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Evaluating A Family Centered Approach to Leisure Education and Community Reintegration Following a Stroke

Carol A. Ryan, Kathy M. Stiell, Gillian F. Gailey, Judy A. Makinen


The World Health Organization’s ICF shifts the focus of health from functional ability to improved capacity for living with the consequences of conditions such as a stroke. Reintegration into the family and community are seen as a measure of health. Seventeen couples in which one partner has had a stroke and were at least 6 months post discharge from a health facility took part in a project to develop a multidisciplinary family centered community stroke program. Participants self-reported their involvement in individual and community leisure pursuits and completed the Leisure Diagnostic Battery (LDB; Witt & Ellis, 1989) at pre- and post-treatment and 8-month follow-up to evaluate the Therapeutic Recreation Services component of this program. Participants were found to have increases in their perception of opportunities for leisure and the actual amount of involvement they had in community programs. Spouses’ perception of the leisure competence of the individual who has had a stroke also increased.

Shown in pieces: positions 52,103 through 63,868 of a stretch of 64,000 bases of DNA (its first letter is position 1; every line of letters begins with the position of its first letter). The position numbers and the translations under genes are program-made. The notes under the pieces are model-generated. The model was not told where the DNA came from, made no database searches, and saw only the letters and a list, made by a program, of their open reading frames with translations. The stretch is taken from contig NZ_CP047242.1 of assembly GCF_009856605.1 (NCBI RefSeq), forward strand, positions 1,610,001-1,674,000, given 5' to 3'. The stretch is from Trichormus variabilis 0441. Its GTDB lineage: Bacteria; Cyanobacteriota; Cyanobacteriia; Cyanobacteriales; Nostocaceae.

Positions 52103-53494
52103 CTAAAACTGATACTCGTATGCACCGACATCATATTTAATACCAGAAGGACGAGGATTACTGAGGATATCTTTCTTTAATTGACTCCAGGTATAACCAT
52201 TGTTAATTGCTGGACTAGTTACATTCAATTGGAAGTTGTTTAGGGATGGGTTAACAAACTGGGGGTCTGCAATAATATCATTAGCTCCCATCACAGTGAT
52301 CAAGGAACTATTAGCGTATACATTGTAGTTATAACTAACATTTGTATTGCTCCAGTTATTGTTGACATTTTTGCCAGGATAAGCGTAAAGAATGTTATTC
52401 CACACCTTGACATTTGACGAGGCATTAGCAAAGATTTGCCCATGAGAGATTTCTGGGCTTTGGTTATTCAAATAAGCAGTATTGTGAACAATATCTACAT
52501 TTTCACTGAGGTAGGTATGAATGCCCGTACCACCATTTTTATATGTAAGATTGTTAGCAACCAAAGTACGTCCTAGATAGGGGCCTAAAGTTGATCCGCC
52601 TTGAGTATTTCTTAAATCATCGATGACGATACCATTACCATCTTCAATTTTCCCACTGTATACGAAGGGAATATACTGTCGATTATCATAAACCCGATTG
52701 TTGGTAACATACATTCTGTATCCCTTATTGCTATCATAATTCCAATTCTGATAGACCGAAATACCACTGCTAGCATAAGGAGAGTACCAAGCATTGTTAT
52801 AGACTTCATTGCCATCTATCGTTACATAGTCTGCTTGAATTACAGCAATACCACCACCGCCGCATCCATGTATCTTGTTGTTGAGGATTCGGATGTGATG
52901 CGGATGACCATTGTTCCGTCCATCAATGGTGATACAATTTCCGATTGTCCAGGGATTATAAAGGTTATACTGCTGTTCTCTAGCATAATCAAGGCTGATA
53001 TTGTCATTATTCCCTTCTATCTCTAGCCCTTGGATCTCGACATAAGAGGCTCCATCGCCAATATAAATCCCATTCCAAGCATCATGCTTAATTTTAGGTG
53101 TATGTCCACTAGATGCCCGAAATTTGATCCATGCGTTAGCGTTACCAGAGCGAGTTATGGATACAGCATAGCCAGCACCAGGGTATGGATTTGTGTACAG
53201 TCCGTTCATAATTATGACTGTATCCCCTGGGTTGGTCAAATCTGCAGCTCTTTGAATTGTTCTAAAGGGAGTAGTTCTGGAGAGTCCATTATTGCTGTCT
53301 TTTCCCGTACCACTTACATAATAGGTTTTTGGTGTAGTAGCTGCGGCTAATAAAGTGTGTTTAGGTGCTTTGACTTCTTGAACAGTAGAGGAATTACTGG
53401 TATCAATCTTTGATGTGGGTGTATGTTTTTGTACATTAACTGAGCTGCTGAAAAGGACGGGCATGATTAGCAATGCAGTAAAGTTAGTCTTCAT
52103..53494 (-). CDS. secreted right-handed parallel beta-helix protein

Family Centered Approach, Leisure Education, Community Reintegration, Stroke, Leisure Diagnostic Battery (LDB), Program Evaluation, Attachment Theory, Emotionally Focused Therapy, Family Therapy, Supported Communication

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